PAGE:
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Monday, Sep. 26, 2016

Salamanders strike Southside

Sunday, August 12, 2012

Southside teachers and staff are ready to go on the Salamander Stroll. Back: Jill Rowe, Martha Jamison, Jessica Morel, Lucie Abbott, Corey Curlee, Sue Smith, Jeanna Brandon and Janet Baker. Third: Caron Lovvorn, Regina Campbell, Annice Coop, Renee Warren, Jamie Green, Vickie Ransom, Mary Tim Cook, Jan Hix, Angie White, Nichole Yockey, Layne Talbott and J. Hildebrandt. Second: Reita Vaughn, Johnnie Templeton, Tiki Storey, Pat Baker, Biljana Khan, Pat Simmons, Mari Kay Faulk, Kim Allison, Pam Butler, Angela Pridmore, Cyndi Crigler, Lynna Miller, Christy Herrod, Shonta Lamb and Maria Ledler front- Andrea McTigue, Rev. Glen Forsee, Dr. Ray Butrum, Kyle Prince, Bryan Waggoner, Susan Mason and Mallory Vaughn. (Submitted photo)
How do you know when summer is over? Back to School ads are in the paper, store shelves are filled with school supplies and Southside School teachers are out going door to door to meet their students on the Salamander Stroll.

This marks the fourth year for the Salamander Stroll. Instead of having a traditional Open House where the students come to the school, Southside teachers go to the students' homes. First grade teachers Caron Lovvorn and Regina Campbell take charge of the event each year and put in many hours to make it run as smoothly as possible.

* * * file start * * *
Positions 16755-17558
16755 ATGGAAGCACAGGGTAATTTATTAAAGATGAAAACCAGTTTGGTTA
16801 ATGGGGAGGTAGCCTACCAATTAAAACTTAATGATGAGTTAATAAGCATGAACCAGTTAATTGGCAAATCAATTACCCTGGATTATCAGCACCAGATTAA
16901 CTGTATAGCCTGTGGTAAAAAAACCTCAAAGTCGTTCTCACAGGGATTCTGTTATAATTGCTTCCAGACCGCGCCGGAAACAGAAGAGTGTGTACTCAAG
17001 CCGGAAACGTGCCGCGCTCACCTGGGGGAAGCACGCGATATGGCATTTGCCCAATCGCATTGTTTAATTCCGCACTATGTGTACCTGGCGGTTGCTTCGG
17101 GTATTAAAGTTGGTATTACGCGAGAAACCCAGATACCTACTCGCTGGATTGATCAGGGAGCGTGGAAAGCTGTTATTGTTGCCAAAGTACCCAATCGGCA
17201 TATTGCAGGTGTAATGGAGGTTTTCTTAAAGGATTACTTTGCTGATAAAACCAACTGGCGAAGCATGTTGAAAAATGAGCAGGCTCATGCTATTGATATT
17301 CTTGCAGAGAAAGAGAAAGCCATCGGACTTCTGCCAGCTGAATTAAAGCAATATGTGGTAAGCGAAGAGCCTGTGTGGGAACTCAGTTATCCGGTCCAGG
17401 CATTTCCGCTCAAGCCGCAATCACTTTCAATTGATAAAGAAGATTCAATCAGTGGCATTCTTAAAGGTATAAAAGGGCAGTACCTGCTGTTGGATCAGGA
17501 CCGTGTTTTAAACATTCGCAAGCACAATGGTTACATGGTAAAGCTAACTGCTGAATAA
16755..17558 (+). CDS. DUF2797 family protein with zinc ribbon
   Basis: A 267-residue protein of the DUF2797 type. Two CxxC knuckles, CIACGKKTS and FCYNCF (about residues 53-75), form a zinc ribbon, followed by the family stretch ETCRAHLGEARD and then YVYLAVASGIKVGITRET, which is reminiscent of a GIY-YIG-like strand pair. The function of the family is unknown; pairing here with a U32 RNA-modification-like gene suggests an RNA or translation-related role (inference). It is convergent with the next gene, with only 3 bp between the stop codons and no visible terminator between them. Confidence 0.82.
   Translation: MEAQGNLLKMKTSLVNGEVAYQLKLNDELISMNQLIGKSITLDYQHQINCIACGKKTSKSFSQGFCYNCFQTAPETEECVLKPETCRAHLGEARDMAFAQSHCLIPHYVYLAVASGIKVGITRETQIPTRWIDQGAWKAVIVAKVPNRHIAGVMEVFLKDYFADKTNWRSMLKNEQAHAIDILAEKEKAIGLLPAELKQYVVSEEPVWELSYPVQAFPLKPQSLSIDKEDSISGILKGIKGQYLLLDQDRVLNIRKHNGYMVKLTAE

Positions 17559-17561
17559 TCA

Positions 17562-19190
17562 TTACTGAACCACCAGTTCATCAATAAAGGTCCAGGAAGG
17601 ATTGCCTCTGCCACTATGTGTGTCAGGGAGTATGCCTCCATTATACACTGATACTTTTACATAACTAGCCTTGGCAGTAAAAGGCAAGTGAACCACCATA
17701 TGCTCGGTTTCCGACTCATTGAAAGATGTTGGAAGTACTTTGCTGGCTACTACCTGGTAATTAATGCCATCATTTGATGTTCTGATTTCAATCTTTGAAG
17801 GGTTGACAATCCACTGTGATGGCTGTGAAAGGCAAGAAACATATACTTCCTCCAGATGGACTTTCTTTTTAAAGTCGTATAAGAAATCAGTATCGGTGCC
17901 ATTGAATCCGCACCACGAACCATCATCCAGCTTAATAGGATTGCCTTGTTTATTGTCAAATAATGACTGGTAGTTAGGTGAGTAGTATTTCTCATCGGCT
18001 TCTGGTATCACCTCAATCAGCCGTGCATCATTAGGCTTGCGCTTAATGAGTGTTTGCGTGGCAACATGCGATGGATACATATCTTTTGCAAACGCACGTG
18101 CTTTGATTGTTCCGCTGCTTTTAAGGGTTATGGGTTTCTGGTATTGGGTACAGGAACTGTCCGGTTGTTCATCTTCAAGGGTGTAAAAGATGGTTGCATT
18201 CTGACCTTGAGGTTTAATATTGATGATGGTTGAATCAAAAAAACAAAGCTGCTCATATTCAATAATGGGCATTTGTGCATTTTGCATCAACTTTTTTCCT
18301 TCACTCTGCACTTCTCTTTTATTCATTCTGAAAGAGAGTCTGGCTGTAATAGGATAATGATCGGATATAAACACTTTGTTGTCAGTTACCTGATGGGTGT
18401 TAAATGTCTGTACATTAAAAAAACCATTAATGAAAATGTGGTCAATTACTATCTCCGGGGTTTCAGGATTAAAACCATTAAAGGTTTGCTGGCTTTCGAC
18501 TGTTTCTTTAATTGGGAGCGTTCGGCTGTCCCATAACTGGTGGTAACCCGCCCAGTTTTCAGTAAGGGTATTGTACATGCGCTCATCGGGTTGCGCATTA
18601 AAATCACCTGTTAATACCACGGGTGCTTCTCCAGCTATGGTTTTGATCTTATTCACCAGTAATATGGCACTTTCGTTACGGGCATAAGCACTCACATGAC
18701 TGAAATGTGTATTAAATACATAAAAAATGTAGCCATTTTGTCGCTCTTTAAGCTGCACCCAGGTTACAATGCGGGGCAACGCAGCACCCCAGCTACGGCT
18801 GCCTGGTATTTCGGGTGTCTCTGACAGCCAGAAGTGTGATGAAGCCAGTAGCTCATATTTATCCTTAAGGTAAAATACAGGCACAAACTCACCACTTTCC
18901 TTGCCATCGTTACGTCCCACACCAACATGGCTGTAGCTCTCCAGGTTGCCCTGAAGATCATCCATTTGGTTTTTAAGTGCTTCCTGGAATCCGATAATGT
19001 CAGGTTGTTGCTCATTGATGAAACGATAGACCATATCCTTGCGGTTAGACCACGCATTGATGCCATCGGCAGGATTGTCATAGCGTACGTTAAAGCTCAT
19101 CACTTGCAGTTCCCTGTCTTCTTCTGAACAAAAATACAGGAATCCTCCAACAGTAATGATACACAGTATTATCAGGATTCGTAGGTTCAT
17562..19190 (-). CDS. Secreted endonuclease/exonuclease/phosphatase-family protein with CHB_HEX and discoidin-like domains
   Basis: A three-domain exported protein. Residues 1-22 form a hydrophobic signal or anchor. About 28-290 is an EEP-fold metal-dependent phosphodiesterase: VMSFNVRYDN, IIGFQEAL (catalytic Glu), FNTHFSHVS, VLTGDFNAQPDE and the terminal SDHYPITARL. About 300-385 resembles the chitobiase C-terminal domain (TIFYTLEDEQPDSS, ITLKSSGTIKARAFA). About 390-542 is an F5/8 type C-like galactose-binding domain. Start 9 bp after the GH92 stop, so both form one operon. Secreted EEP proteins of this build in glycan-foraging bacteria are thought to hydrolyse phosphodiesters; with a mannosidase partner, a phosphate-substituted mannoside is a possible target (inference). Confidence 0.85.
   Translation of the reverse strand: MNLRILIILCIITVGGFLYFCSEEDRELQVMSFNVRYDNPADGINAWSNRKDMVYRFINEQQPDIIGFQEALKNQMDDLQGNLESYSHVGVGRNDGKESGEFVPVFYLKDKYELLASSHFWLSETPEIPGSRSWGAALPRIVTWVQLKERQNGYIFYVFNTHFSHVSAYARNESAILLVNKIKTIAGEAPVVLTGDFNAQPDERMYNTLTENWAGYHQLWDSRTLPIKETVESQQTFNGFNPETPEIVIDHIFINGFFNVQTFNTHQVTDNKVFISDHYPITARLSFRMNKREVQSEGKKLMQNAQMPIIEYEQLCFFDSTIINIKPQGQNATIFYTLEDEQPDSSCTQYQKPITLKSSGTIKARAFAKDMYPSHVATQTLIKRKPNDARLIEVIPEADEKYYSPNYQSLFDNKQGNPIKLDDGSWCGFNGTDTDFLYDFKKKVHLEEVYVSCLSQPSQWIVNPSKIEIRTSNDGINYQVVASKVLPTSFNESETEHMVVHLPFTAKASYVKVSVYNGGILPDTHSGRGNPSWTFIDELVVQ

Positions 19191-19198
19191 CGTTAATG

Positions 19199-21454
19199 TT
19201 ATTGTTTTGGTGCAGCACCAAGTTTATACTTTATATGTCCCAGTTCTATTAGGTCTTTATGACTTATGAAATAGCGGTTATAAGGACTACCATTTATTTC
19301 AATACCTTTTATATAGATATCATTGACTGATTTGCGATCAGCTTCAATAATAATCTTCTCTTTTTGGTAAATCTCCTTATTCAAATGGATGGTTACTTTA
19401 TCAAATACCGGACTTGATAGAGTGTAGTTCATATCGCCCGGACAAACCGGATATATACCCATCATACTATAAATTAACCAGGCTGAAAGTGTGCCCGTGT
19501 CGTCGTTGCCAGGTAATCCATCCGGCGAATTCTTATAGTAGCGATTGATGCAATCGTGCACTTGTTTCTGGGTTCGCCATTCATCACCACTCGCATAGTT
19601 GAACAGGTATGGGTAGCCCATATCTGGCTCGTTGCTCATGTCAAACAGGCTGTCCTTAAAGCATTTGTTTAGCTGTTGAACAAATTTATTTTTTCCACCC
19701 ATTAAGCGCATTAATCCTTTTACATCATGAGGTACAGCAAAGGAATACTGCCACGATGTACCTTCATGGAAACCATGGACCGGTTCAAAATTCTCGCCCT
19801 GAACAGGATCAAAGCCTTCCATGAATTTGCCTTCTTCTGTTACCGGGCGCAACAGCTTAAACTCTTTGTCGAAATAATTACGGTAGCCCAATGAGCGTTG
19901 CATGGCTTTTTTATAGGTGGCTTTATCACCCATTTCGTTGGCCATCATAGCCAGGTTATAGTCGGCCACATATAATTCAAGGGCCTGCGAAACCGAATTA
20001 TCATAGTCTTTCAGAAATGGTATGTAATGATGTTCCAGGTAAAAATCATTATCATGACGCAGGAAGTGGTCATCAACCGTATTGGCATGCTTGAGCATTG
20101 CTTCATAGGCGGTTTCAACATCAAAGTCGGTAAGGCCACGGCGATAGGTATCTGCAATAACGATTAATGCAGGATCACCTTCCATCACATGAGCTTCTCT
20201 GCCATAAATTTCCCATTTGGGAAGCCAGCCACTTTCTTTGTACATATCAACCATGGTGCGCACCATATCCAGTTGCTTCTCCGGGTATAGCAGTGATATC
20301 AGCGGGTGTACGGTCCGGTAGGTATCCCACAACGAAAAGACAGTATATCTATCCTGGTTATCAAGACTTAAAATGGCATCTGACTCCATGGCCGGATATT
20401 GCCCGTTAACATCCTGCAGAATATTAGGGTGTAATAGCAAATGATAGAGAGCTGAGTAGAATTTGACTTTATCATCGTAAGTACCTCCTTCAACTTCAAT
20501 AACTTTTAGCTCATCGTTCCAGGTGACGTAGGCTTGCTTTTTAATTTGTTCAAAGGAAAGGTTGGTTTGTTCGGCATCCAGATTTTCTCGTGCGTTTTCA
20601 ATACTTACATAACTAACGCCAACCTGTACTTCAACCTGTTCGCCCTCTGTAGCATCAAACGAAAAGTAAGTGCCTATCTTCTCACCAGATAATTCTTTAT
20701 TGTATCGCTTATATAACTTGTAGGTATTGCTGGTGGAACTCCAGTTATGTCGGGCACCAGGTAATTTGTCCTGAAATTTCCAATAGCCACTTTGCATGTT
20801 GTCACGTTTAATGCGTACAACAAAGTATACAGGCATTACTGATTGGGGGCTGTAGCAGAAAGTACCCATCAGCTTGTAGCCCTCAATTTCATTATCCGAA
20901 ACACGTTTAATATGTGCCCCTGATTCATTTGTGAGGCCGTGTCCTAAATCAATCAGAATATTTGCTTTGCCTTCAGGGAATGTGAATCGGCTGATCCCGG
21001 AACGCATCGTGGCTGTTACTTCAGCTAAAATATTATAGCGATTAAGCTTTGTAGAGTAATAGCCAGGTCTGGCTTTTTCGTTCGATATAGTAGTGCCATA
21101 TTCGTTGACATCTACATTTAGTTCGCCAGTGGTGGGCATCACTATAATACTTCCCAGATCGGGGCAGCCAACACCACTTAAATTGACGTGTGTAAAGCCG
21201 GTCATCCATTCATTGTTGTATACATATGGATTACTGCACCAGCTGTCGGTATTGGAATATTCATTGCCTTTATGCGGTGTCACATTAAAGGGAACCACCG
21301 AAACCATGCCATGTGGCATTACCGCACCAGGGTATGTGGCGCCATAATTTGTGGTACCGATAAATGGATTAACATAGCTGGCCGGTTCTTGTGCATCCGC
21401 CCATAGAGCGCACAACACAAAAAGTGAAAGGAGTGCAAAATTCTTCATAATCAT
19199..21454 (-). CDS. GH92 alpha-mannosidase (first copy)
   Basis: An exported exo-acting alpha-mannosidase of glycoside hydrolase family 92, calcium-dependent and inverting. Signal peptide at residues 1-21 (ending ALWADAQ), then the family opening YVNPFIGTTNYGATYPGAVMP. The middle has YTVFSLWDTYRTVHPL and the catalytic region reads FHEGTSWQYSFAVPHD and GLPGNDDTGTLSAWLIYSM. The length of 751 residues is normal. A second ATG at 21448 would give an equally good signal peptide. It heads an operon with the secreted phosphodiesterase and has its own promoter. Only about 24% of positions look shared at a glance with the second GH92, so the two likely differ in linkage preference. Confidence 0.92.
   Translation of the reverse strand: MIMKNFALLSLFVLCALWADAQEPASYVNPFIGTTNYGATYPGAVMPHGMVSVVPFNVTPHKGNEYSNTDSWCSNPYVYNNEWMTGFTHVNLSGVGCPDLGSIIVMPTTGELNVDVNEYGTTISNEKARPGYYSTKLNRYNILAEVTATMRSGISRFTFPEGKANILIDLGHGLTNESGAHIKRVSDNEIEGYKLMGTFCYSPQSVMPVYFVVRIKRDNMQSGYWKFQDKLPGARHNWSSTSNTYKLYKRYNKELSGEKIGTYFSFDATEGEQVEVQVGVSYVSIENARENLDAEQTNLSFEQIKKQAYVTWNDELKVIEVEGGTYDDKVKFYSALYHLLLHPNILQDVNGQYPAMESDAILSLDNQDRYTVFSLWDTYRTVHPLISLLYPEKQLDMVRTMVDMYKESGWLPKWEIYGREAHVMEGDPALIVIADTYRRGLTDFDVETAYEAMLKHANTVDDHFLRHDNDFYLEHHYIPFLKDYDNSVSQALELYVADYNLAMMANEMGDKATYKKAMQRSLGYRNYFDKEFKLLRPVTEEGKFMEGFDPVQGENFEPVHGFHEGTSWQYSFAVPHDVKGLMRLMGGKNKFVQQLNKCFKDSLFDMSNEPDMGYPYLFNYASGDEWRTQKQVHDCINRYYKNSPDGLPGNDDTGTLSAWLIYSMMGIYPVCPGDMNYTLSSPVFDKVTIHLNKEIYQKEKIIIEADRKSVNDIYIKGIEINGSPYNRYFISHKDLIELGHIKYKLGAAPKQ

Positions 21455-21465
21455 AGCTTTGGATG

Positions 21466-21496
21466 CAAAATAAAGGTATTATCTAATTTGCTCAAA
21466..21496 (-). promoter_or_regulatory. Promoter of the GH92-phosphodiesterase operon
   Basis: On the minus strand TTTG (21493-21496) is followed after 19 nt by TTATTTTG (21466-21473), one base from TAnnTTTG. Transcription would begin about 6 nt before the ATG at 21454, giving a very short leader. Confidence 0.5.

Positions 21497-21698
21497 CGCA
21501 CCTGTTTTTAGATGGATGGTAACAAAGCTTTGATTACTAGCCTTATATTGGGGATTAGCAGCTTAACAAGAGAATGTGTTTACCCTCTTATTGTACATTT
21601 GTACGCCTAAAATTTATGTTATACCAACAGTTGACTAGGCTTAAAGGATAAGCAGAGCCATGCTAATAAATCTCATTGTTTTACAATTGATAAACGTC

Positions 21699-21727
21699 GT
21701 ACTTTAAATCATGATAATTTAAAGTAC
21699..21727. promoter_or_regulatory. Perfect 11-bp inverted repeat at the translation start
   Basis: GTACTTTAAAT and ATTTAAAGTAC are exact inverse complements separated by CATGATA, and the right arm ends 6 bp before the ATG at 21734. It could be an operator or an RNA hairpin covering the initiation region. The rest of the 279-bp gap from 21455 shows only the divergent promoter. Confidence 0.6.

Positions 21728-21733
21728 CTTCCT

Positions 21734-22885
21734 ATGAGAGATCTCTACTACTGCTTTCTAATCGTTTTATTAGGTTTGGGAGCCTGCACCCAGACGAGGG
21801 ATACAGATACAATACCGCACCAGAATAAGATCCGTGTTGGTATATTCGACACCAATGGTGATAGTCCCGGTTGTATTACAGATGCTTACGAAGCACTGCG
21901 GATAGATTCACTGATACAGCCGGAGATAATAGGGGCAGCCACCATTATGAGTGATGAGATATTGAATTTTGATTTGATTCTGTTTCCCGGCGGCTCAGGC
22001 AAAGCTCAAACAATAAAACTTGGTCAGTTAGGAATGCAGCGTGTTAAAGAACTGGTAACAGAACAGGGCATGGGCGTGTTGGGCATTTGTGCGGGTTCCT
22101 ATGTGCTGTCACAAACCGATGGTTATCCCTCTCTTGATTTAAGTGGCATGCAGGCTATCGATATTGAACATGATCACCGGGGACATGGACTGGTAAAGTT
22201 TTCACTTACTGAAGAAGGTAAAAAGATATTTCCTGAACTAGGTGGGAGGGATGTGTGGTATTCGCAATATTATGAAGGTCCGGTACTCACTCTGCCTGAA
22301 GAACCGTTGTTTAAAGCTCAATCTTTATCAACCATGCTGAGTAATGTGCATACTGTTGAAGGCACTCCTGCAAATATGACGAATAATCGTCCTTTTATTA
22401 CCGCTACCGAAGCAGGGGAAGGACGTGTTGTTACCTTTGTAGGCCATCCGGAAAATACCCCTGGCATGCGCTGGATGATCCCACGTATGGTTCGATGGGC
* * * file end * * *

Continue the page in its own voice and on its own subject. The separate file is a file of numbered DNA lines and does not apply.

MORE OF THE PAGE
Through special donations from Traders Bank and Northcutt Surveying, this year Salamander Stroll T-shirts were ordered for the event. Postcards are sent out informing students of the date and times of the Stroll. Then the teachers partner up and go out to visit students.

This year, supt. Ray Butrum came to show his support and well as the Rev. Glen Forsee, who is the School Board Member for the ninth district. Rev. Forsee brought water for the teachers to take out on a very hot evening and said a special prayer of blessing for safety and for a great school year.

The parents and students love the tradition. On each street that teachers went down, students were found on bicycles, swing sets and trampolines waiting excitedly on their teachers' arrivals. Any time an unfamiliar car came down the street, students would get excited and look closely to see if it was their teacher.

"The teachers look forward to it as well," said Andrea McTigue, art teacher. "It's become a tradition that we want to continue, because of the positive impact it makes on our community. It just starts the new school year off on the right foot."

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